Financial Relief for Reverse Mortgage Borrowers Impacted by Covid-19

With millions of Americans dealing with health issues, job loss and other hardships during the coronavirus pandemic, the U.S. Department of Housing and Urban Development (HUD) and the Federal Housing Administration (FHA) are instructing services of Home Equity Conversion Mortgages (HECMs) to delay due and payable requests on reverse mortgage loans for six months for borrowers who request such relief.

This action, outlined in Mortgagee Letter 2020-06 by HUD, will help ease the immediate pressures faced by many Americans who, through no fault of their own, are struggling with financial uncertainty.

“Upon request of the Borrower, the Mortgagee (the lender) must delay submitting a request to call a loan due and payable,” according to the provisions of the letter now in effect. “The initial extension period may be up to 6 months. If needed, an additional period of up to six months may be approved by HUD. The term of either the initial or the extended extension period may be shortened at the Borrower’s request. The Mortgagee must waive all late charges, fees, and penalties, if any, as long as the Borrower is in an extension period.”

“The last thing any of us wants is for Americans to lose their homes unnecessarily while we continue to fight this invisible enemy,” said HUD Secretary Dr. Ben Carson in a press release announcing these initiatives. “If you’re struggling, immediate help is now available. The FHA will continue to work with stakeholders to ensure that the loss mitigation options that are offered for both forward and reverse borrowers are appropriately tailored for the present situation.”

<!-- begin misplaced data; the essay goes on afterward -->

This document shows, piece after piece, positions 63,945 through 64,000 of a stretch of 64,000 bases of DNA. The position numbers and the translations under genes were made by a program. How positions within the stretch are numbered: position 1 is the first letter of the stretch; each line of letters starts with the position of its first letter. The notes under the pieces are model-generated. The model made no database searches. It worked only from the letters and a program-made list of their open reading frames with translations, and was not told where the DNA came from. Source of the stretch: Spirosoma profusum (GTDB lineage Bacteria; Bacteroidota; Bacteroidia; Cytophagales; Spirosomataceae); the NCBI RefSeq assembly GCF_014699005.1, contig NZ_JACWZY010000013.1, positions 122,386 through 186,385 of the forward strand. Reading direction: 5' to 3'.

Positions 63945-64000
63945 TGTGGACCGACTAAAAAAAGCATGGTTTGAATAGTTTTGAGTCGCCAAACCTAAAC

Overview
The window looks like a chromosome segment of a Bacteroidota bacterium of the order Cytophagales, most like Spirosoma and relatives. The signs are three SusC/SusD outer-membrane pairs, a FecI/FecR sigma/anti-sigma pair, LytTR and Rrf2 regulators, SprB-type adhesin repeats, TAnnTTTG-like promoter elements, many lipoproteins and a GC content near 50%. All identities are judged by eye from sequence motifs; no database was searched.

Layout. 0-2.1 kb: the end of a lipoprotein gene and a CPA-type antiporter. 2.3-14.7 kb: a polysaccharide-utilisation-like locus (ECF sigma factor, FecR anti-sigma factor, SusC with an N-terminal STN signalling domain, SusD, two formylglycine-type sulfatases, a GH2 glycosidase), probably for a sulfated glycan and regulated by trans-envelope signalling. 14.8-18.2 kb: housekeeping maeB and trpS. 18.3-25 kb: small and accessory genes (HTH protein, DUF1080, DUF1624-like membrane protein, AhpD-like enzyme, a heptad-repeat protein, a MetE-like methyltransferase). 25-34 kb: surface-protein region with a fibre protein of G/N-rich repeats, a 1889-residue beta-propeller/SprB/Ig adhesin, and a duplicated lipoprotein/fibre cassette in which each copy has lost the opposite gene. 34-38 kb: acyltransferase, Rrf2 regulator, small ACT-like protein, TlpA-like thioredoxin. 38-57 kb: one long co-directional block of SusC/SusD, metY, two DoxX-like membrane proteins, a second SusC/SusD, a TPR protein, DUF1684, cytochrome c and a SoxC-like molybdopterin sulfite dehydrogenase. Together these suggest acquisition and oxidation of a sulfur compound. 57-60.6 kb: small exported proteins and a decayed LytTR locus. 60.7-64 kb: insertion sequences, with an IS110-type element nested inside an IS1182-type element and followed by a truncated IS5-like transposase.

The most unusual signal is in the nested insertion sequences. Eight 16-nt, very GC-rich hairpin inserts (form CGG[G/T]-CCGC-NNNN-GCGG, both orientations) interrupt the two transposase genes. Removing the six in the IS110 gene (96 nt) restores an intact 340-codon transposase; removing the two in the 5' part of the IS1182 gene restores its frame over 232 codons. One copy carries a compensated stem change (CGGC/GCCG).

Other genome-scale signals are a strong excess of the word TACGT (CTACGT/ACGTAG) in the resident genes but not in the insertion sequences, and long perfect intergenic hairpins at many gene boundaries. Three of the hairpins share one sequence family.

Meanwhile, servicers of reverse mortgages are still working out the details and applications of the new provisions and how they will impact borrowers, as well as their own operations.

“We are very pleased to see HUD provide additional relief to HECM borrowers and servicers with this latest Mortgagee Letter,” said Ryan LaRose, president and COO of Celink, a major reverse mortgage servicer. “We have been working with NRMLA since the letter was published to fully determine the impact to the various HUD default timeline requirements. Additionally, we are still in the process of internally digesting the information and determining what impact it will have on our operations.”

Only borrowers experiencing difficulty in meeting the terms of their reverse mortgage as a result of the coronavirus crisis should contact their servicer. Those able to meet their obligations should continue to do so. This way, servicers can devote their resources to those “truly in need,” the FHA explained.

Potential relief for reverse mortgage borrowers affected by the COVID-19 Presidentially-Declared National Emergency follows provisions outlined in the Coronavirus Aid, Relief, and Economic Security (CARES) Act signed into law by President Donald Trump on March 27.